If working from home is your new normal, so too are the aches, pains and headaches that come from being hunched over a laptop in a dark corner of the bedroom or a makeshift home office.
Many office-based workers aren’t going to be returning to the office any time soon. Even when the lockdown is over a proportion of those will want to continue working from home at least a few days a week.
The convenience of working from home, avoiding South Africa’s notorious urban rush-hour gridlocks and the increased productivity that most WFH advocates claim, all help make the case for a workforce that gets up and gets to work in the same place.
If you’re one of them and working from home is a long-term reality, it’s time to chuck out the telephone directories you’ve been using to prop up your laptop, telling the kids to stop using all the bandwidth before your next Zoom meeting, save a bit of money on the chiropractor and invest in some decent tech.
You’ll probably have a work-supplied laptop. The big advantage of laptops are they’re portable. You can work anywhere. The major drawback is that they’re an ergonomic disaster. Anyone who’s spent a few hours hunched over a tiny keyboard, squinting at a spreadsheet and doesn’t feel like they’ve been lifting bags of concrete either has rubber shoulders and wrists or a very expensive physio.
Shafeeqah Isaacs, head of consumer education at financial services provider, DirectAxis, says by investing a little in a few bits of technology and some decidedly low-tech solutions you can make some of the pain and frustrations of working at home go away.
“So many of us just adapted to working from home as a necessity, but perhaps didn’t give much thought to how we were setting up our workspaces and the potential implications, in terms of our own comfort and ability to do the job as efficiently and professionally as in the office.”
As a first step to banish the Hunchback of Excel Spreadsheets, get a decent keyboard. There are plenty on the market, from standard keyboards that plug into a USB port on your laptop to fancier, more expensive alternatives that connect via Bluetooth and even ergonomically designed versions. Choose one that suits your budget, needs and preferences.
Then you’ll need to consider how to get your monitor at eye-height so a few hours at your desk doesn’t literally become a pain in the neck. Rather than the pile of telephone directories or old shoe box you’ve been using, there are plenty of adjustable laptop stands you can buy which allow you to lift the screen to a comfortable height.
If you have the space and money, an alternative is to buy a monitor. Again, there are plenty of options and price points, depending on whether you need the definition to do high-end graphic design or just want to knock out a deck of PowerPoint slides.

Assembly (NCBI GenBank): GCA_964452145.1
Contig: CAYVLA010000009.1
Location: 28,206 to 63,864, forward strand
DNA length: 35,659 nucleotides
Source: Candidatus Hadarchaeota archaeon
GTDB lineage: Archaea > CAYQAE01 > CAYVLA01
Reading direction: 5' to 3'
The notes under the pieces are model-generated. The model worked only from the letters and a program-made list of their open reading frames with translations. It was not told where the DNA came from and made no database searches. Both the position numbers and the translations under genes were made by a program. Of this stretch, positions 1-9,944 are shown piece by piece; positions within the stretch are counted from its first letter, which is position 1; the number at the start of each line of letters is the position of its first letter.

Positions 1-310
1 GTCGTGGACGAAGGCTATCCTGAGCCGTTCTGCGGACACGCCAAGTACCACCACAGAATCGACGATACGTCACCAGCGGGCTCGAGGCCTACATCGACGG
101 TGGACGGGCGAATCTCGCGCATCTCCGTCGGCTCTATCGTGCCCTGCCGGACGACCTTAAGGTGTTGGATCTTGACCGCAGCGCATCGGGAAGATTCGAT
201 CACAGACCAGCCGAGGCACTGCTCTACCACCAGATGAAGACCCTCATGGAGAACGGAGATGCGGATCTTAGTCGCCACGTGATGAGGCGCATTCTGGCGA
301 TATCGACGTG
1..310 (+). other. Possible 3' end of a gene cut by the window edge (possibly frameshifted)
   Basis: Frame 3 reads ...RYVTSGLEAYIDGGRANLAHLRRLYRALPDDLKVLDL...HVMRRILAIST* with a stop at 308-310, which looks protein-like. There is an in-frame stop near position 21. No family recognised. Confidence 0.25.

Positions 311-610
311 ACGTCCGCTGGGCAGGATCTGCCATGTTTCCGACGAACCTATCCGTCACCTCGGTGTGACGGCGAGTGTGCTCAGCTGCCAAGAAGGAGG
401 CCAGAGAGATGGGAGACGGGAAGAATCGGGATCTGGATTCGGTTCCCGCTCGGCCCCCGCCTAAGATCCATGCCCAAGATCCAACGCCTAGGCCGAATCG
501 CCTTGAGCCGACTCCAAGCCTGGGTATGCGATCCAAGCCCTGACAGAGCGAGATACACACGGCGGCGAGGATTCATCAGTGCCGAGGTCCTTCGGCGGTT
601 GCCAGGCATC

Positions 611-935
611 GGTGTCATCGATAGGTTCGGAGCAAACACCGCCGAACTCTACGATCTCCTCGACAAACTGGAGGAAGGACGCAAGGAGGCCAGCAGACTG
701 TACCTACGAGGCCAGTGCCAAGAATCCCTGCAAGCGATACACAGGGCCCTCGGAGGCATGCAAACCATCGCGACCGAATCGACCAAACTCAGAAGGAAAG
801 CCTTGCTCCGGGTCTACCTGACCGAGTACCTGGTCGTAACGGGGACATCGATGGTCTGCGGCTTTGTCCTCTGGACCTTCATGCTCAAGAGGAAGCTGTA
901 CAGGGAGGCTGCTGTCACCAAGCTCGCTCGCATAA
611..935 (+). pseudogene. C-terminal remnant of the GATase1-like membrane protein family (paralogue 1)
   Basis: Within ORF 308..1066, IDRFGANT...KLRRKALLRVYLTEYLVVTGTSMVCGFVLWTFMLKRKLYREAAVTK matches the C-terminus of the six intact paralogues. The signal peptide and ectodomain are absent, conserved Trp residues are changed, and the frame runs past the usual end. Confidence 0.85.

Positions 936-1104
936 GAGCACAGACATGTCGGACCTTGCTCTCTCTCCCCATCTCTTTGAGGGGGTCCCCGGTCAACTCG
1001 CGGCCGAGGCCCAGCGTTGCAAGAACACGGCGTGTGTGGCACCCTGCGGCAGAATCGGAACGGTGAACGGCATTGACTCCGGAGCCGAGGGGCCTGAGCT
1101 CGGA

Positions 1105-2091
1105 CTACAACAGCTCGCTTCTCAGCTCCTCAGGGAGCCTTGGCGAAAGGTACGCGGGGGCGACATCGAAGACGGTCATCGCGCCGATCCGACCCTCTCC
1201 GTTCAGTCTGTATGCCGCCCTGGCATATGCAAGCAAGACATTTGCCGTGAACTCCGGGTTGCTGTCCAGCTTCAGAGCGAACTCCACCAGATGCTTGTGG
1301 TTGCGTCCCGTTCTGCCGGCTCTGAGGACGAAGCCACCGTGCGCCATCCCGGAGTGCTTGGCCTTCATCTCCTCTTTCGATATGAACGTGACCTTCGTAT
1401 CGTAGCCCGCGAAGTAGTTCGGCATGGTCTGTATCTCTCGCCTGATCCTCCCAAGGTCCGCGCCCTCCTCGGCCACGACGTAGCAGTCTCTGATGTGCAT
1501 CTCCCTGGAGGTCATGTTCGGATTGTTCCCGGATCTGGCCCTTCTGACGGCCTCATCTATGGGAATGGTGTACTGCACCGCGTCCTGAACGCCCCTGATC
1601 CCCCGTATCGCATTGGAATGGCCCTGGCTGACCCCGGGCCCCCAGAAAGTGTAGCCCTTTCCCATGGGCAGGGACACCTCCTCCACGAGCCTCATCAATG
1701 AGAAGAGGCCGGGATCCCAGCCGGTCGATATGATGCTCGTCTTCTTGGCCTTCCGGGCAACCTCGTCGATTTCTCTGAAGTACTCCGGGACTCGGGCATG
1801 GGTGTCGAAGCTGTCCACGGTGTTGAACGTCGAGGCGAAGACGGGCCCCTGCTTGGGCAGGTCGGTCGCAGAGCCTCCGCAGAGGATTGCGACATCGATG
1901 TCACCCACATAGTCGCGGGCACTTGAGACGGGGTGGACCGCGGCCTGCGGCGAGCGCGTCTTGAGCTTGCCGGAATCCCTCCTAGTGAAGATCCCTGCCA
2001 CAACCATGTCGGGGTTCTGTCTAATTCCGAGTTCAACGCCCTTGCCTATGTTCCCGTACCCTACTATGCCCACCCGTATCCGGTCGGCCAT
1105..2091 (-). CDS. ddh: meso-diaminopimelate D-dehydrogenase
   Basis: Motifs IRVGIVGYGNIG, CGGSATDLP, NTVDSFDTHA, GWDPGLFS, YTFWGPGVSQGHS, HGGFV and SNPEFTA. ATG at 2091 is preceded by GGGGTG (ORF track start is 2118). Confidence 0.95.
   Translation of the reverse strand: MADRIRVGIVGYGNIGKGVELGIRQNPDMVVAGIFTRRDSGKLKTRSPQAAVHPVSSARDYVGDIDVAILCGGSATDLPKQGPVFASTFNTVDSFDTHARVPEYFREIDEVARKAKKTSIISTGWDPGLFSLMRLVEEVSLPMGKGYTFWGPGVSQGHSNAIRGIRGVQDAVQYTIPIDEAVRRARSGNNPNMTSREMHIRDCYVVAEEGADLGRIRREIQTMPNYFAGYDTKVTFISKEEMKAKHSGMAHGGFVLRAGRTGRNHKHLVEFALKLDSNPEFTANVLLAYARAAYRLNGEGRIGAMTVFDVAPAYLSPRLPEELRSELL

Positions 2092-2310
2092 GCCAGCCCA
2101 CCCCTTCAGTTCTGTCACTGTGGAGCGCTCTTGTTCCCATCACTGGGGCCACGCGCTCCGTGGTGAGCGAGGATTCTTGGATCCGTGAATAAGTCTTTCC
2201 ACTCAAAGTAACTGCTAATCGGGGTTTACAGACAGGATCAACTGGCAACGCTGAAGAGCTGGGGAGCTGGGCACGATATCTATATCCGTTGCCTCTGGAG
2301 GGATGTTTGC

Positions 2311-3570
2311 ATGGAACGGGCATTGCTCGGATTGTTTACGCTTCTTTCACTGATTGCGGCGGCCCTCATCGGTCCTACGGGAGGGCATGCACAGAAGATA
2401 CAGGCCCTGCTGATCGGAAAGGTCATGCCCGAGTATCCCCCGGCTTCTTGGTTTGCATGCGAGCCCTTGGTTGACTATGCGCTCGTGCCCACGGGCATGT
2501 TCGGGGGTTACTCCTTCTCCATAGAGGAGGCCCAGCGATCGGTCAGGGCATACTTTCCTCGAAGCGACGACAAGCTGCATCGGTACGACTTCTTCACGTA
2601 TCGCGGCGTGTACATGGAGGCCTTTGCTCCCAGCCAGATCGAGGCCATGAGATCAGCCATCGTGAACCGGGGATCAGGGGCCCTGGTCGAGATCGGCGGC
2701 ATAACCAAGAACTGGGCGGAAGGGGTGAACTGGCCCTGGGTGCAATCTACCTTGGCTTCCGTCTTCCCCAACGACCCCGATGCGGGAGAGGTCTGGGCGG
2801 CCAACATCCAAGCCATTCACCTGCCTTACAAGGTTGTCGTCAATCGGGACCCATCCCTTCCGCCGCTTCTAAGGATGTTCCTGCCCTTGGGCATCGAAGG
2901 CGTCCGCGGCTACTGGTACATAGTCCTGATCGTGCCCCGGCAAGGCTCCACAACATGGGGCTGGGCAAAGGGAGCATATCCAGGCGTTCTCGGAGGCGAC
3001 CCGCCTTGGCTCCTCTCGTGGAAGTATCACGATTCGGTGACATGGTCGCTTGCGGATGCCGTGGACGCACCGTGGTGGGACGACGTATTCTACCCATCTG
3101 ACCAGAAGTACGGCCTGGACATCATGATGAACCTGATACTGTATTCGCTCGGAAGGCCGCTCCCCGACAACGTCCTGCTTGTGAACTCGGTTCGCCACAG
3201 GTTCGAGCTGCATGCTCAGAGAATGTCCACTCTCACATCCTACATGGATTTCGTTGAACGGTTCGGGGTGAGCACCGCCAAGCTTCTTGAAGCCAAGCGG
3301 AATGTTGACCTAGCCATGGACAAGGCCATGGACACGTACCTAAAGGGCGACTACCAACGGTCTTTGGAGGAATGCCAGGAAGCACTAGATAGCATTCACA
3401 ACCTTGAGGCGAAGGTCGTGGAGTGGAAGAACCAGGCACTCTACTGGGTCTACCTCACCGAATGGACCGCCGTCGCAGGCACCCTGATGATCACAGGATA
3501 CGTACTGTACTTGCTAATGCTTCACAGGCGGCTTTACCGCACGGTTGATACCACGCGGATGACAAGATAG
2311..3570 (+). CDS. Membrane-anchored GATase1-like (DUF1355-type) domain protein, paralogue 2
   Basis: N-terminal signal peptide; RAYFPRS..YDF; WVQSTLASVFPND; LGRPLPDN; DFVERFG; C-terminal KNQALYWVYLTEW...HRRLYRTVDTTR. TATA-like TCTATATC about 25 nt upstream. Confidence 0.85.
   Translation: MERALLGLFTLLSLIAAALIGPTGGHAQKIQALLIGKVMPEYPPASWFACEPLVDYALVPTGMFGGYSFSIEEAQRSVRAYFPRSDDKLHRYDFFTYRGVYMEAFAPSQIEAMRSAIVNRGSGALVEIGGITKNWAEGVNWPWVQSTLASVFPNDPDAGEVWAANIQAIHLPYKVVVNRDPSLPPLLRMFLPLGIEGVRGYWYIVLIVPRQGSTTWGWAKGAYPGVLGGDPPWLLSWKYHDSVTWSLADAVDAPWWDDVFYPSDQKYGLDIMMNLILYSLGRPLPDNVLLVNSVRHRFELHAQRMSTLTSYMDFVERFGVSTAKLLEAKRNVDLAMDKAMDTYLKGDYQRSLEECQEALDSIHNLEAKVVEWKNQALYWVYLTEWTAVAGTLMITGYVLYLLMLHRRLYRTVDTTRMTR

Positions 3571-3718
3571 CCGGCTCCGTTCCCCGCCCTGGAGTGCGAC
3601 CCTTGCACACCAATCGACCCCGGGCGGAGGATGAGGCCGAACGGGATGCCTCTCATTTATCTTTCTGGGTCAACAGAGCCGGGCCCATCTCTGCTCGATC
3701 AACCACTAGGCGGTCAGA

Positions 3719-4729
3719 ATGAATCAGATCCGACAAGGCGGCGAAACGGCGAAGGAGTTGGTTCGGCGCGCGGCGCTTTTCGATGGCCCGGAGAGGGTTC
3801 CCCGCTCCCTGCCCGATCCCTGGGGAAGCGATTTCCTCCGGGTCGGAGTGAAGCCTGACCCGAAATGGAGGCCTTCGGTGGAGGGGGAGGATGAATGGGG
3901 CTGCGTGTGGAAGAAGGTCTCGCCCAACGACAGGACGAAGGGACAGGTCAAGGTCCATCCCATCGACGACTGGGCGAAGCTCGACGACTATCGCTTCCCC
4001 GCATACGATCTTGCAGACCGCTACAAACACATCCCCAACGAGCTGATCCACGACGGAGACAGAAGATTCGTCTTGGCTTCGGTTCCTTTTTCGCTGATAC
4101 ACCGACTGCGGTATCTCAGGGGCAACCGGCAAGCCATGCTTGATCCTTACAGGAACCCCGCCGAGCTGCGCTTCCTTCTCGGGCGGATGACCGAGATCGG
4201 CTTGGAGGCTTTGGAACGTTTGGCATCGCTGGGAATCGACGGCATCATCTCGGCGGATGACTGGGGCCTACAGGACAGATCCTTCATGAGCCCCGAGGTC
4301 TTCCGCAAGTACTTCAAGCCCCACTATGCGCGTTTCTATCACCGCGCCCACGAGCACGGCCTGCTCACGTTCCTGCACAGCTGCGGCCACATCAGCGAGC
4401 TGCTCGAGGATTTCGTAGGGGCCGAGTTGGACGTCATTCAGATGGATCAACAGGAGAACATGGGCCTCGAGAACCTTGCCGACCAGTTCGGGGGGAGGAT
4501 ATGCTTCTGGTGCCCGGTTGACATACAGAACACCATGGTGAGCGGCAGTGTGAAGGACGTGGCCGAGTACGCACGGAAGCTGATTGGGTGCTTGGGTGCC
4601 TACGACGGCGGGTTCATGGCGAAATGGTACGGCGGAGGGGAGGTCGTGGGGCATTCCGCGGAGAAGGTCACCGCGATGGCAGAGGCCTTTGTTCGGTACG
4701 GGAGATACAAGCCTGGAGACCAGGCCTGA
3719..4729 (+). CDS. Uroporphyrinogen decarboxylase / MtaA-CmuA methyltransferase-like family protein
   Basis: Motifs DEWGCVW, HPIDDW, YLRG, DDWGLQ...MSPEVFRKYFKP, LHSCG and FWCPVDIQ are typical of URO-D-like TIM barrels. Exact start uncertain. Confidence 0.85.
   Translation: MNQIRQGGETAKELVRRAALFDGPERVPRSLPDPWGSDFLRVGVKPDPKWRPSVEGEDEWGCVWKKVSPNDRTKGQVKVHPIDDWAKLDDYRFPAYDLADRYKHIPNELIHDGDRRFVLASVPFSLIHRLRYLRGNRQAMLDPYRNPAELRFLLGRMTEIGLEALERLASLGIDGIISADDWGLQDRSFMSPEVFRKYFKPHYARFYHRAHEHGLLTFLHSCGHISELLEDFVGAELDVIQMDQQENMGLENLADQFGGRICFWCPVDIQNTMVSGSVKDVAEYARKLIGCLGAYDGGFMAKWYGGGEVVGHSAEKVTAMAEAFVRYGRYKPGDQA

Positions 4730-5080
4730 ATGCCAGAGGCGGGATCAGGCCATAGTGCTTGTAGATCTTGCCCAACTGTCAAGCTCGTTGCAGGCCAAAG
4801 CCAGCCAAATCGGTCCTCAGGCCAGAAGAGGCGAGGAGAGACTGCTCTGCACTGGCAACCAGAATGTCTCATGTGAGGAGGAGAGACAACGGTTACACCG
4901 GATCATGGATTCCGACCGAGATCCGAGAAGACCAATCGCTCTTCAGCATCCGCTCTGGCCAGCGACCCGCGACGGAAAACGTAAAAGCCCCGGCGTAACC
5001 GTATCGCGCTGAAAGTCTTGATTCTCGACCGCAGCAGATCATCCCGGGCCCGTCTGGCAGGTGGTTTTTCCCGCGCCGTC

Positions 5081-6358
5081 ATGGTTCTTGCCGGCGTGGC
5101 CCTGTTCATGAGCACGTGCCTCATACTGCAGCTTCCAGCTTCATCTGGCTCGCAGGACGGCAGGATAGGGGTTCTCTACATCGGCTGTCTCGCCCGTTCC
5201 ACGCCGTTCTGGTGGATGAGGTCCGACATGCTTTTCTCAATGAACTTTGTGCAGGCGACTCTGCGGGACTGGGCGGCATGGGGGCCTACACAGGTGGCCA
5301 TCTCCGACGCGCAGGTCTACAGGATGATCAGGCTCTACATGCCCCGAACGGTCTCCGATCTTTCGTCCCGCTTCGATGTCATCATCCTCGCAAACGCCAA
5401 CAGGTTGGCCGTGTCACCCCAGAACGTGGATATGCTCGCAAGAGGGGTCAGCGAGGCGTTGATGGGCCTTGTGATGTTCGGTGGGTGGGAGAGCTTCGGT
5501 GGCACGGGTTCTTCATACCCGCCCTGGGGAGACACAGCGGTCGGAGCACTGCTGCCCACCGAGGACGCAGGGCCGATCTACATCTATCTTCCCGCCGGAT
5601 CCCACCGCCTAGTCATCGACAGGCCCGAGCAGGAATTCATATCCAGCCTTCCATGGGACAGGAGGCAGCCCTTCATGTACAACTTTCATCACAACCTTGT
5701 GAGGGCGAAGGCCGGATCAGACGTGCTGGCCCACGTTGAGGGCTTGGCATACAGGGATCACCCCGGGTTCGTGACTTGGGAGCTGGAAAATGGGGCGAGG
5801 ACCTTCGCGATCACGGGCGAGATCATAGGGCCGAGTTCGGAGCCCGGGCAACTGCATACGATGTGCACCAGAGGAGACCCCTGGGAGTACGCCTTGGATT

Now you’ve solved the shoulder and neck issues, give some thought to your wrist. An ergonomically designed Bluetooth mouse paired with a gel wrist rest should help keep repetitive strain injuries like the dreaded carpal tunnel syndrome at bay. Alternatively, a small bean bag can do the trick.
Depending on your set-up you may now be running short of USB ports to plug in the keyboard, monitor, phone, external hard-drive and whatever other equipment you need. If that is a problem, consider a USB hub which allows you to plug in and charge multiple devices.
Decent technology will go some way to making your home office a more comfortable place to work, but don’t overlook the basics. Even the tech set-up is unlikely to compensate for an unsuitable or uncomfortable chair. Ideally get one where you can adjust the height and back support, so you can configure it to best suit your optimal working position. If a good chair is out of your budget, set a timer on your phone to remind you to have a break and stretch every hour or so.
While you’re at it think about lighting. Natural light is best, but there may not be enough where you’ve set yourself up. Also remember that if you’re doing video calls, too much natural light or light coming from behind you can make it difficult for other participants to see you. An adjustable desk lamp may be the solution.
Having sorted the ergonomics, you can now turn your attention to dealing with some of the other frustrations attendant to working from home.
With children not at school and possibly a spouse or partner also working from home, all gobbling bandwidth, you may need to upgrade your broadband package, particularly if you’re doing a lot of video meetings. Conferencing apps such as Zoom and Teams typically need fast broadband connections to run effectively and can consume quite a lot of data. Where possible, keep your video off and use voice-only to save data.
You should also check your router. If it hasn’t been replaced in the past six years, think about getting a new one. This should increase the speed and range.
If children, noisy neighbours or other distractions are interfering with your productivity or interrupting your video calls, a set of noise-cancelling headphones might be the answer. Most models now have built-in microphones, so can be used for online meetings.
Another consideration for a comfortable, efficient and effective home-office set up is a decent multi-function printer. Being able to print, scan and copy at home means clients won’t have to wait until you’re next in the office or can visit a copy shop for a scan of a contract or other documentation.
You should also familiarise yourself with the Fill and Sign options on your PDF readers. Using digital tools for managing and storing documents will save you printing costs, and it’s good for the planet.